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  • Cary Greene

End of Season Thoughts & Solutions

by Cary Greene

October 10, 2023


I’ve been struggling lately to get excited enough to write something worthwhile enough to measure up to my personal expectations I place upon my pen. Thanks to our own Andy Singer and his faithful mailbag, his most recent edition spurred the old Yankees nag I’ve been riding this season into motion. I rode her down to the ‘ol pinstripe corral and picked out a young bronco.

While it remains to be seen if I’m truly back or not, I do credit Mr. Singer and I thank our Editor in Chief, the ever readable Dr. Paul Semendinger for keeping me plugged in. Without this site, and without all of our marvelous reader comments, I’m not sure this article could have happened or that I’d even still be here. But here we are folks! We’re still here!! All of us – and we’re still together. I still find myself routinely reading our marvelous blog every day. Why? Because I do love the New York Yankees.

I have great hope for the 2024 season. My hope is that the Yankees find a way out of the sad state of affairs that the franchise is now in, thanks to Brian Cashman’s leadership and Hal Steinbrenner’s tolerant style of leadership that condones failure and supports near maximum levels of annual spending, levels at which he alone decrees.

This season, the league averaged a .733 OPS. Aaron Judge posted a 1.019 and Gleyber Torres put up a .800, making them the only qualified Yankees who had above average seasons. The rest of the offense is an injury riddled, aging, underperforming, struggling to adjust to MLB, under league average mess. The Yankees have a ton to look at as they plan for next season, for sure. In fact, the Starting Rotation is, in this writer’s long standing opinion, this single part of the roster that’s prevented the Yankees from ending their Championship drought over the past 14 seasons and counting. That said, I’ll open today’s piece with the following statement:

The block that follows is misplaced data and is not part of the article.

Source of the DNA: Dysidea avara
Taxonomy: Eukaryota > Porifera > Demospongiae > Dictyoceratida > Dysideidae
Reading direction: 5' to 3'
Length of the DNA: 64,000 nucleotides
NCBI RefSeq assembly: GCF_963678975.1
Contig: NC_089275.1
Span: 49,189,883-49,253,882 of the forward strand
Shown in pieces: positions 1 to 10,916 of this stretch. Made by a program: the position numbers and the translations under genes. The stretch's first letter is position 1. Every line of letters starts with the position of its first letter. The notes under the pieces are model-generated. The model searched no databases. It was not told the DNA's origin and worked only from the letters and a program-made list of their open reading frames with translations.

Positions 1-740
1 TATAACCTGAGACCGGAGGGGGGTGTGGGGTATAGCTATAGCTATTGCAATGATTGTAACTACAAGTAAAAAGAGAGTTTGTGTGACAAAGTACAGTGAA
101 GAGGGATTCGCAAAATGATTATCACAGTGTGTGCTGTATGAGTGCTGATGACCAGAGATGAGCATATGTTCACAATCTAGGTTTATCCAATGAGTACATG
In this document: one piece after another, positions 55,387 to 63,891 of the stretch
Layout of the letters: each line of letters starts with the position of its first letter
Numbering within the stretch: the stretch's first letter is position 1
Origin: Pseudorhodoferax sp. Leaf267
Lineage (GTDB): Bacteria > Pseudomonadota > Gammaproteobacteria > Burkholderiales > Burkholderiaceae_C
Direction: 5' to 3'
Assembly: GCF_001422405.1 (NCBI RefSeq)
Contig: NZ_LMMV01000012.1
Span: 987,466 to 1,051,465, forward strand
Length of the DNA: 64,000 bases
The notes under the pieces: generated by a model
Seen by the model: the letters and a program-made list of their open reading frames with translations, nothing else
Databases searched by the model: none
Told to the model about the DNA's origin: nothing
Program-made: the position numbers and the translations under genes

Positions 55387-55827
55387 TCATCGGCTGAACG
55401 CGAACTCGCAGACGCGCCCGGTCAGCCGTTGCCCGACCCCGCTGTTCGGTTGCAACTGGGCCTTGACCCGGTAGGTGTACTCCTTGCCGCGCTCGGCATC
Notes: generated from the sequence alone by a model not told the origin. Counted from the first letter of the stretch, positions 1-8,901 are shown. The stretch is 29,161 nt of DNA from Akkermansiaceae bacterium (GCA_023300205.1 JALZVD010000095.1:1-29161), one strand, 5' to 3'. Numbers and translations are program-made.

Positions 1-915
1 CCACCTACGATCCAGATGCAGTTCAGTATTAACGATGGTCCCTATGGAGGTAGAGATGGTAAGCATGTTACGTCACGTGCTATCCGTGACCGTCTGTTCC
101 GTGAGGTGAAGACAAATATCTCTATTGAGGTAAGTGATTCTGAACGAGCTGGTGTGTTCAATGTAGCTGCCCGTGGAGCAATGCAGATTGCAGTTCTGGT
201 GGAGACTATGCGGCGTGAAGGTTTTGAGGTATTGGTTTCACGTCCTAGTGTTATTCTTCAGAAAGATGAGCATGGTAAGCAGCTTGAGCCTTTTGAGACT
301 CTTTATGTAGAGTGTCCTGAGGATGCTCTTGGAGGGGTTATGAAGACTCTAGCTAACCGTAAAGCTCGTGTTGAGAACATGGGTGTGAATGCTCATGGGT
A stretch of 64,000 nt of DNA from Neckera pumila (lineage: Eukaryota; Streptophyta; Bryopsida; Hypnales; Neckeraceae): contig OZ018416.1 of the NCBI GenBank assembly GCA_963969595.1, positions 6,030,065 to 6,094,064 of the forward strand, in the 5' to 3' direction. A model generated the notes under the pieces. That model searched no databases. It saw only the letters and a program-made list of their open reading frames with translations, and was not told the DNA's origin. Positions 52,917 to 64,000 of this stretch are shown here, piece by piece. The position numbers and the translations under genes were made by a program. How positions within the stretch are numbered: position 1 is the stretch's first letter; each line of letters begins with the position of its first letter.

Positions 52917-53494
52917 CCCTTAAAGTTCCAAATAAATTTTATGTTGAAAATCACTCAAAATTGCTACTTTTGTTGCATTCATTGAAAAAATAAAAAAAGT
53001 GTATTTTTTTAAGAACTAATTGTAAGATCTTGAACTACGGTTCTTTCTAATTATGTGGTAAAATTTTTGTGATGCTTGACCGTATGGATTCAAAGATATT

Brian Cashman’s Stop-Gap approach to cobbling together a viable offense, that he’s rolled with for several seasons now, has now officially bottomed out. Let’s consider the facts, aided by big data, which we’ll let PECOTA handle as they do it best, to help see through the Yankees front office blunders. A dose of reality is now in order. Here are the red flags that need to be looked at:

DJ LeMahieu - In Serious Decline

With DJ LeMahieu turning 36 in July next season and considering he only posted a .717 OPS and was nowhere near the fringy MVP caliber player Cashman signed him up to be, the Yankees need to carefully evaluate the future -- starting TODAY!

DJ LeMahieu’s on field performance this past season would have been worth $8.5 million, per FanGraphs, if he were a free agent (this measured by their f-Dollars calculation). Unfortunately for Hal Steinbrenner and the Yankees, LeMahieu was paid $15 million, which means employing him was a waste of $6.5 million that could have been better spent, if only Steinbrenner’s GM were sharper. However, Cashman chose to lock LeMahieu up despite him being on the wrong side of 30 and with that decision came risk.